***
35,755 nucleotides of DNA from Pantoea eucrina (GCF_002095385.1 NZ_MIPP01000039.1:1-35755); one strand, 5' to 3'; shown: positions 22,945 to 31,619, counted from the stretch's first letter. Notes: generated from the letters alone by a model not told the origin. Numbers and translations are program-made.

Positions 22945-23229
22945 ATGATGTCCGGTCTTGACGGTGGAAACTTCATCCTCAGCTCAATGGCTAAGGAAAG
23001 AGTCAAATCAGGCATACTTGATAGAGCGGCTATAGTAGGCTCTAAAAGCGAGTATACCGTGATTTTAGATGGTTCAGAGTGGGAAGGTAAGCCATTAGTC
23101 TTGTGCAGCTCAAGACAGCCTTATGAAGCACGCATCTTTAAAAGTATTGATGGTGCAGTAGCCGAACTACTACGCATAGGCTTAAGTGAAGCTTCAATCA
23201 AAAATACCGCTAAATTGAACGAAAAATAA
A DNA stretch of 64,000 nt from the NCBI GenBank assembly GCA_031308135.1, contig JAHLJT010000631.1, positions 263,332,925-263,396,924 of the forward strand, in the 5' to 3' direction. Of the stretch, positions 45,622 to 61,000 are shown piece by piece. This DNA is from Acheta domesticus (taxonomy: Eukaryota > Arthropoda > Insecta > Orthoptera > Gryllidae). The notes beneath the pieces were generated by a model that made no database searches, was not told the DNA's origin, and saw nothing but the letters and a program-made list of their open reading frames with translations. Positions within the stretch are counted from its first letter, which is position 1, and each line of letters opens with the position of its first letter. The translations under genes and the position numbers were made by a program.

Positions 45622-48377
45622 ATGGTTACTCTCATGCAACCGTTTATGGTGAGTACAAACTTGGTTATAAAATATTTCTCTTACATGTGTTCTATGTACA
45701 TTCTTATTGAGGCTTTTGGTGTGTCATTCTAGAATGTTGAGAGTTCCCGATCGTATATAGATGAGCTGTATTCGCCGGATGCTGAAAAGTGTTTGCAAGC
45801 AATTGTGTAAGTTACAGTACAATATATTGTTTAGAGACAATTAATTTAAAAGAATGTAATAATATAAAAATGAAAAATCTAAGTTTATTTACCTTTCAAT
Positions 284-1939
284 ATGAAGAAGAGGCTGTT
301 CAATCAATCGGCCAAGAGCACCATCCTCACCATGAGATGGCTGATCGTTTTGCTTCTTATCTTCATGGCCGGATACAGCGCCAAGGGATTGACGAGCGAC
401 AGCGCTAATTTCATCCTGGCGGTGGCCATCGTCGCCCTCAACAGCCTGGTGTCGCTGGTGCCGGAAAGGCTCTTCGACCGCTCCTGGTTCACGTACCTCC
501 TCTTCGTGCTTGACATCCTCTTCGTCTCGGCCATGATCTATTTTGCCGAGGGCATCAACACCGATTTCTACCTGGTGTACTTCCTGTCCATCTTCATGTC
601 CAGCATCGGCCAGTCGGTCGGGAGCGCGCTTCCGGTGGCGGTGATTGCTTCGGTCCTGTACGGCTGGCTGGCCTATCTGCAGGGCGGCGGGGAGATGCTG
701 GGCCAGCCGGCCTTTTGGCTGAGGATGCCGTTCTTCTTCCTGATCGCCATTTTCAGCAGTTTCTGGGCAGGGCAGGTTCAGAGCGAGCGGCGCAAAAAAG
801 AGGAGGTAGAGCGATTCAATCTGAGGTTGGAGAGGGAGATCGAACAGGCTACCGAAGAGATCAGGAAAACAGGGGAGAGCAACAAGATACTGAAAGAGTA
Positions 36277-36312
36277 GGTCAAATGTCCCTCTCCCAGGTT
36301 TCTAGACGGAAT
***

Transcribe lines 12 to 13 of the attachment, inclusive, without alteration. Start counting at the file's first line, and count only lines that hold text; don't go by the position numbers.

Positions 284-1939
284 ATGAAGAAGAGGCTGTT